The plot is familiar: Large development proposed. Opposition organizes. Both sides hire lawyers.
That storyline is playing out again in Petaluma as Davidon Homes of Walnut Creek pursues the city's largest housing development in nearly a decade.
Planning commissioners and about 30 critics of the plan blasted the draft environmental impact report this week during its first public airing.
The City Council also will consider the draft EIR, possibly next month, with final review slated for late this year. Certification of the report by the City Council is the major hurdle for the project to move forward.
During a lengthy Planning Commission meeting Tuesday, it became clear that the Davidon project -- which was proposed a decade ago -- faces no easy path to approval.
Commissioners said the report was confusing and incomplete in several areas, including the examination of traffic, runoff into Kelly Creek and consistency with the city's hillside protection ordinance, which didn't exist when the project was first proposed.
At issue is the Davidon Homes proposal for as many as 93 houses on 60 acres at Windsor Drive and D Street, adjacent to Helen Putnam Regional Park. The subdivision is the largest housing project planned for Petaluma since the 274-home Quarry Heights.
In a 4?-hour hearing, the commission heard comments from about 30 members of the public on the report -- virtually all of whom raised concerns -- and agreed on several topics commissioners felt needed to be reevaluated in the final EIR.
Several commissioners said the number of scenarios with varying numbers of homes in different configurations made the report unclear.
The report included the original proposal for 93 homes that Davidon proposed in 2004. Davidon then proposed its own scaled-down alternative option of 66 homes, which also was included in the draft EIR, along with those with 48 and 28 homes. Removing lots to protect wildlife or preserve scenic views would reduce the numbers further.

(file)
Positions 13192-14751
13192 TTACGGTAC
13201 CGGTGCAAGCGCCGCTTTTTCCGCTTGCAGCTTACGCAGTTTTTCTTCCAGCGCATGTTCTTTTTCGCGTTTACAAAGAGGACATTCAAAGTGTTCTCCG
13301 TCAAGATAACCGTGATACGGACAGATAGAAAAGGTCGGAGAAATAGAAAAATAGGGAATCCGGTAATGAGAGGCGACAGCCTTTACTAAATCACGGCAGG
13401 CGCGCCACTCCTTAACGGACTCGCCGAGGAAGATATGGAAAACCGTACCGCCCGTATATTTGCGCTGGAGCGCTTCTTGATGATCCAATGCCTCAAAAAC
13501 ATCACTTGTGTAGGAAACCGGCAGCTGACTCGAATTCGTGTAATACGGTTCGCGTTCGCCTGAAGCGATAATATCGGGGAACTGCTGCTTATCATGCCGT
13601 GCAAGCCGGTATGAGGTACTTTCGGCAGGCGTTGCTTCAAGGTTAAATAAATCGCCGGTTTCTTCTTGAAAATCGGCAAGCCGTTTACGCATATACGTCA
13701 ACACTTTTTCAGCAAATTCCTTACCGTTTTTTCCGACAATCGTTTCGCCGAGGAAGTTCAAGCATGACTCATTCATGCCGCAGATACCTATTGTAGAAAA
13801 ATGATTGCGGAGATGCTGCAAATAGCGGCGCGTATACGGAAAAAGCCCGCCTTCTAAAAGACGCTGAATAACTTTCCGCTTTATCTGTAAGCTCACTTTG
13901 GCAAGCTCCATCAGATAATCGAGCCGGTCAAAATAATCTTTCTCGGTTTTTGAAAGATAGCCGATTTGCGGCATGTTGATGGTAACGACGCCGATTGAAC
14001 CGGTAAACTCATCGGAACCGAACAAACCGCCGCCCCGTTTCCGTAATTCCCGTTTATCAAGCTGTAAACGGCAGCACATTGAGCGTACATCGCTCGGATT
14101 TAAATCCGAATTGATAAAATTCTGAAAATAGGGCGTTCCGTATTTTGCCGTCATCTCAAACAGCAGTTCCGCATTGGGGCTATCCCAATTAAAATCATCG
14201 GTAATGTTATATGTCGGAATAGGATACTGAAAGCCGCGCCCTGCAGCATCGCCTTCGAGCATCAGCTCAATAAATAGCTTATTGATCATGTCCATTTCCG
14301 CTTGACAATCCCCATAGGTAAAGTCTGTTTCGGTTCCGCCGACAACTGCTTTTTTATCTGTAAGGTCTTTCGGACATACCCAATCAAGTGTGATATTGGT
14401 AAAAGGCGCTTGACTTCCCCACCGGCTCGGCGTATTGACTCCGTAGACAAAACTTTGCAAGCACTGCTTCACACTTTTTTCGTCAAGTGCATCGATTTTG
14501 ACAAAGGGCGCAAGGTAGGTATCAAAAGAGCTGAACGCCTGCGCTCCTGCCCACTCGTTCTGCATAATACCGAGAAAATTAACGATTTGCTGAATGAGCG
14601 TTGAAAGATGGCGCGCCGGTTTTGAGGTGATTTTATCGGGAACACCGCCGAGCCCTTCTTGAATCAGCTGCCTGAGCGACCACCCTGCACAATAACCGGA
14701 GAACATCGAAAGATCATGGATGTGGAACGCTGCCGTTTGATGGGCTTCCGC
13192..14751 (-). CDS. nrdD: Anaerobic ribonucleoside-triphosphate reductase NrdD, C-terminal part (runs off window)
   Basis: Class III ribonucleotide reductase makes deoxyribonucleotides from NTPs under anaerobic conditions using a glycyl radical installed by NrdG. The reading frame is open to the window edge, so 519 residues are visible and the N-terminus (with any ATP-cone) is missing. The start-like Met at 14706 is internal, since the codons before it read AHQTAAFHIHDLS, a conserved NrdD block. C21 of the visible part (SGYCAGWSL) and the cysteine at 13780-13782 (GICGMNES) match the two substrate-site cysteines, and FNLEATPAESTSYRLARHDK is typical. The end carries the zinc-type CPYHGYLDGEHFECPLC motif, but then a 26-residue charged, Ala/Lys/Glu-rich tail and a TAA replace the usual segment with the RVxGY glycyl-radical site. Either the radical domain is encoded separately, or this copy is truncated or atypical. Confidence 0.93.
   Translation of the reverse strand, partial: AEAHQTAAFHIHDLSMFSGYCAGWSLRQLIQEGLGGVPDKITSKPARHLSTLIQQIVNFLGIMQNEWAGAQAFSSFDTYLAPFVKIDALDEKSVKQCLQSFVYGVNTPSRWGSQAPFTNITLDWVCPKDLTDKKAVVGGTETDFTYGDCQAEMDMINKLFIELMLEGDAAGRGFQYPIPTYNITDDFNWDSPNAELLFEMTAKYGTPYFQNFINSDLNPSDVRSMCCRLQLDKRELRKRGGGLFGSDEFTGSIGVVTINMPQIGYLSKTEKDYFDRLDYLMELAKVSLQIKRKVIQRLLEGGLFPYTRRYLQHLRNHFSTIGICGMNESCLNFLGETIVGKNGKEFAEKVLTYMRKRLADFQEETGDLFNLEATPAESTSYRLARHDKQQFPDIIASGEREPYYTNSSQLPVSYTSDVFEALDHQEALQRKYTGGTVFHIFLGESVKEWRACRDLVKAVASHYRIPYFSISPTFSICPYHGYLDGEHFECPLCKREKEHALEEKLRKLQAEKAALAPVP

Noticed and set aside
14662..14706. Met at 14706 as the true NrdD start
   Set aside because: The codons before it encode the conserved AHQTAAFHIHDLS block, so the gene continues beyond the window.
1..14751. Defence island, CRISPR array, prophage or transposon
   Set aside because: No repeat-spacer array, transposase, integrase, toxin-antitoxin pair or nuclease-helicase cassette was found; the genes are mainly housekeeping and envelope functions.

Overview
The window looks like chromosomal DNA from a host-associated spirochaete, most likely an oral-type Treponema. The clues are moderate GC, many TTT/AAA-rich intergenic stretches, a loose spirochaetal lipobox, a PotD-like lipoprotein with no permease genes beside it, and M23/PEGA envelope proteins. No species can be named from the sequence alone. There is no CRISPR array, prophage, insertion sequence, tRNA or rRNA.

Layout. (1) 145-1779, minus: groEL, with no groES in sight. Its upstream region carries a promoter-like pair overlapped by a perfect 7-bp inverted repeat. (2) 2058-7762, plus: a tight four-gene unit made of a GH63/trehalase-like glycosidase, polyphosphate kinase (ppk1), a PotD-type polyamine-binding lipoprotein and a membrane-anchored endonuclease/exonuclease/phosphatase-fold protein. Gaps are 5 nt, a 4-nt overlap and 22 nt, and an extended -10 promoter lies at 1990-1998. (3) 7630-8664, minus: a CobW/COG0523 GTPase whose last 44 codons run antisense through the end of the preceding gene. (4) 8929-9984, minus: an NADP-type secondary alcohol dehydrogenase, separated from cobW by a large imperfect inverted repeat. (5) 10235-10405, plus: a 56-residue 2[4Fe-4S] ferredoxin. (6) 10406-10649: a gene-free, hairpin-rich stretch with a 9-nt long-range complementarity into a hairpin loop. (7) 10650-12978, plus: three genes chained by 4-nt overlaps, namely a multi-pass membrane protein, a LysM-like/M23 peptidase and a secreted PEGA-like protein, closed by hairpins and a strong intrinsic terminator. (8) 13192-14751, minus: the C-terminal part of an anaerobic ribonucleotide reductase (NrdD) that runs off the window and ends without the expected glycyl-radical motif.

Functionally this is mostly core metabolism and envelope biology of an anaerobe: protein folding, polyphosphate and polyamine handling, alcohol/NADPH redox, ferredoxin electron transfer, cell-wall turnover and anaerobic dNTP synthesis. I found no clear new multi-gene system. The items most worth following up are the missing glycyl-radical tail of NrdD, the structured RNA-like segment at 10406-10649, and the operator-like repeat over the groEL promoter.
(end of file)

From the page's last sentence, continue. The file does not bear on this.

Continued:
Members of Petalumans for Responsible Planning, many of whom live in the Victoria Homes subdivision near the Davidon land, have hired an attorney to press their complaints.
Davidon Vice President Jeff Thayer and attorney Marie Cooper spoke briefly toward the end of the hearing, explaining the timeline and describing how they attempted to solve some of the environmental impacts before the draft EIR was done.
When some members of the audience jeered them, Cooper said the company is not backing down.
"It's taken nine years to get an EIR," Cooper said. "We're not starting over."
She said it appears the opponents are setting the table for a lawsuit to stop the project.
Critics argue the former Scott Ranch farmland is too scenic to be heavily developed and such a project -- particularly south of Kelly Creek -- would bring unwelcome noise, traffic, greenhouse gas emissions, and environmental and habitat damage. They also want to protect an old barn along the creek.
They also suspect Davidon seeks an easier track to approval by being judged by the old general plan instead of the newer one, which tightens development requirements.
Because the project application was deemed complete in 2004, it is subject to the general plan that was in effect before the city rewrote it in 2008.
Cooper said the project complies with both the newer general plan and the older one.